It was a cold Friday afternoon, last December, the 18th. By the fire in my front room in Fredericton, New Brunswick (Canada), I called, via Skype, father and son tag team poets, Adrian and Matthew Rice. Adrian answered from his home in Hickory, North Carolina and Matthew from Carrickfergus in County Antrim, Northern Ireland. I was particularly interested in the father-son poetry connection and how much influence they had upon each other’s work, whether their writing processes were similar or not and how the poems unfolded for them. We spoke about their influences, why poetry was important to them and what advice, if any, Adrian would give to Matthew about the writing life. I also asked Adrian about Abbey Press, a poetry press he co-founded in 1997 which published critically acclaimed work from Irish poets such as Michael Longley, Gerald Dawe, Brendan Kennelly, and the late Hungarian poets, Istvan Baka, & Attila Jozsef among others. But first I wondered how a young boy from the Rathcoole housing estate, north of Belfast got interested in poetry and how he eventually found his way to North Carolina.
While the joys of technology made this international video-interview possible, the pains (or my lack of understanding) of this same technology resulted in my external microphone only working intermittently. My solution was to edit my voice out of the recording and allow Adrian and Matthew to speak for themselves which you will soon realise they are more than competent in doing.
Following the interview are four poems from Matthew and four from Adrian (the first two are from his collection, The Clock Flower, and the last two from his recently published book, Hickory Station. Adrian is also one half of ‘The Belfast Boys’, an Irish Traditional Music duo – in between their two sets of poems, you can listen to The Belfast Boys’ rendition of The Blue Hills of Antrim)
Darkness was dwindling
As we arrived back at your house
At dawn, late summer ghosting
The curtained rooms,
To find two sparrows flying a frenzy
Around the place, having tumbled
Down the throat of the chimney,
Spewed into domesticity.
While you set about freeing the one
Downstairs, I followed the other
Up above and cornered it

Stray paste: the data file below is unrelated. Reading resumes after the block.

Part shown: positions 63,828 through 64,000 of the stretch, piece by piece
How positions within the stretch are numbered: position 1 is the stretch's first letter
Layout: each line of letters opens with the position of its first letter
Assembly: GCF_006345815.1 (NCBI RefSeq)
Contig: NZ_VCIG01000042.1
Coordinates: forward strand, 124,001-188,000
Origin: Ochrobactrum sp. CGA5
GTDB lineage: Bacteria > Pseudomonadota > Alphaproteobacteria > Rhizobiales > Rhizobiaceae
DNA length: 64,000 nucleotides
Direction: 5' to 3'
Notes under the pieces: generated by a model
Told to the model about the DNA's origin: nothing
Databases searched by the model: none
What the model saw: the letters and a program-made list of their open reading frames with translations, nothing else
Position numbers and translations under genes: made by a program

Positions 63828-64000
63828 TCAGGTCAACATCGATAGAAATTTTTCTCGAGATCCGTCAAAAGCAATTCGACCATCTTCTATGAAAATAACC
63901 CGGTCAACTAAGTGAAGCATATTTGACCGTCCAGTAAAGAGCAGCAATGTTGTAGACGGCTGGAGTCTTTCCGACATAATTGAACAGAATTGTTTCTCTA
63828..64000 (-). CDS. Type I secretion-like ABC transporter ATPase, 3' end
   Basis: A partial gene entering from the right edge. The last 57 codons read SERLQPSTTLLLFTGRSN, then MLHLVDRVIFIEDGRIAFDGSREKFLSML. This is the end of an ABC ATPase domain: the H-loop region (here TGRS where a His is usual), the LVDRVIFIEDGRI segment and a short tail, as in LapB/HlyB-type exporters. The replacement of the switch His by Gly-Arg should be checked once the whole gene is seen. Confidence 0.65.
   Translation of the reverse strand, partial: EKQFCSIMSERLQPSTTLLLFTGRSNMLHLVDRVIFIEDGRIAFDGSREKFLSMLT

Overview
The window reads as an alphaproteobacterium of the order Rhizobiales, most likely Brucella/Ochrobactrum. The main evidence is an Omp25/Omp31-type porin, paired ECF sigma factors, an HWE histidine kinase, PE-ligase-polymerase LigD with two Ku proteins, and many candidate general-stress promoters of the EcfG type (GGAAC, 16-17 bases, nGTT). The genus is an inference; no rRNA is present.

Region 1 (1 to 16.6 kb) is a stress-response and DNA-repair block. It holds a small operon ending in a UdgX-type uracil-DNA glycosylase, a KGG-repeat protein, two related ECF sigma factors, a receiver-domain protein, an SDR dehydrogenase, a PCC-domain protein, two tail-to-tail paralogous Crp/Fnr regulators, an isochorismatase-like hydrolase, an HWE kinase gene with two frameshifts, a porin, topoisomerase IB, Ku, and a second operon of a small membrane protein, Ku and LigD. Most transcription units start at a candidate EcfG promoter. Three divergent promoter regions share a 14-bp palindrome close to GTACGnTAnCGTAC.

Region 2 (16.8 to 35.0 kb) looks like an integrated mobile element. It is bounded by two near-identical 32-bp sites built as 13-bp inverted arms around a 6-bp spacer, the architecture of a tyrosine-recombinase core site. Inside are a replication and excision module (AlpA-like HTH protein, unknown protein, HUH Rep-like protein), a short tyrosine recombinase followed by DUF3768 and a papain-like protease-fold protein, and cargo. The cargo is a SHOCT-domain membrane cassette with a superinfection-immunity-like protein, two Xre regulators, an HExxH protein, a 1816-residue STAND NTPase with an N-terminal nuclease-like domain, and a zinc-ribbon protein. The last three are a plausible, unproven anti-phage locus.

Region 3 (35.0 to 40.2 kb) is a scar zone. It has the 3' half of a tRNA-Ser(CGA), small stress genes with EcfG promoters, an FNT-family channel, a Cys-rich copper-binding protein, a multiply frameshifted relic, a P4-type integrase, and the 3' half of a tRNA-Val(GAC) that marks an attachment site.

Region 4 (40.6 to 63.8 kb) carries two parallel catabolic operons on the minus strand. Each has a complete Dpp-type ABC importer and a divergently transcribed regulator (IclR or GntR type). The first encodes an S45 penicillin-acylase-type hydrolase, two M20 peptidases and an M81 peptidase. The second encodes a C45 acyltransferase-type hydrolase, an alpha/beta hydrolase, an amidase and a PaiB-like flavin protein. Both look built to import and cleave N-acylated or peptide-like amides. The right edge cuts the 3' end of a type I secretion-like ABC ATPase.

Against the window in the study,
Butting frantically against the glass –
Hope as a symbol with all hope lost.
And it was then that I thought
That losing all hope was a renewal,
Like the petering-out of a season.
So, I offered it the last of my hope;
I opened the study window
And watched it disappear into sunlight.
in memory of Billy Montgomery
I’m a youngster
Led by the hand, as
The steam coming off the hob
Casts a cloudless shadow
Across the kitchen floor –
The smell of it like some old shanty
Billowing out its breath
Into the night,
Filling my field of vision
With a plume-tailed epiphany,
Holding the soul open
For the briefest moment,
Ebbing gently like the aftermath
Of passing through a rain-soaked hedge
Under falling cherry blossom –
As the window is opened
And the room restored.
Atreus and Thyestes
in memoriam Zbigniew Herbert
Wet-eyed and begging,
Thyestes’ sons are put under their uncle’s
blade. Clean-edged vengeance-giver,
Atreus separates them into pieces,
aiming carefully at the wrists
to make a clean sever,
and, at pains to preserve the dignity of the young faces,
makes a good stroke at removing their heads.
The heads and hands he’ll cauterise
and keep, holding in a single thought reason and grief.
And look, what a lavish feast he’s laid on
for his brother, who sits across
eating under the illusion of truce,
who, later, will take the long walk
to the Oracle, red-eyed and sickened,
through the honeysuckle hedges
and high-sided hollows,
stopping briefly along the way
to tickle his throat with a feather;
vomiting up his beloved children
amid the indifferent, dipping swallows,
the sweet scent of summer –
how cruel the life that continues on.
The cooling breeze and carefree sway
of high branches make playful shapes
in the setting sun.
It’s cool before the sun comes up
over Gethsemane, a single bird
singing like a wayward fan
during a minute’s silence.
The man out for an early morning stroll,
taking a piss under the drooping trees,
wonders briefly why the gardener in the distance
is not moving and is down on his knees.
The Clock Flower
As far as the rest of the universe is concerned,
Maybe we’re like the feather-fluff of the clock flower,
The ghostly snow-sphere of the dying dandelion
That the child holds up in wide-eyed wonder,
Which the mother says to blow on to tell the time
By how many breath-blows it takes before the airy seed
All flies away, leaving her child clutching a bare stem.
And where our humanness might go, who knows?
And when it lands – takes root – what grows?
from ‘Eleventh Night’
Drive the Demon of Bigotry home to his den,
And where Britain made brutes, now let Erin make men!
– from ‘Erin’ by William Drennan (1754-1820)
It seemed like every single house had one
Except us, though we had an aquarium,
The other housed comfort of the working class,
One behind the bars, the other behind glass.
I thought it odd that the underprivileged
Would happily keep something tanked or caged,
Considering our hard human condition.
I guessed it was our identification
With creatures as poorly predestined as we
Often believed our hand-to-mouth selves to be.
Keeping birds in seed is a real kind of love,
And sprinkling fish-flakes like manna from above.
………….Now by a strange quirk of imagination –
Some new light from within, something gene-given –
Every time I saw a map of Ireland
I rebelled against the usual notion,
The birds-eye, map-driven visualization
Of Ireland backed to the masculine mainland,
Her leafy petticoats eyed-up for stripping,
Her feminine fields ripe for penile ploughing.
Even as a child, I refused to see it
As a victim, back-turned towards Brit-
Ain, inviting colonial rear-ending.
I saw it as a battling budgie, facing
The mainland, proudly, prepared for what might come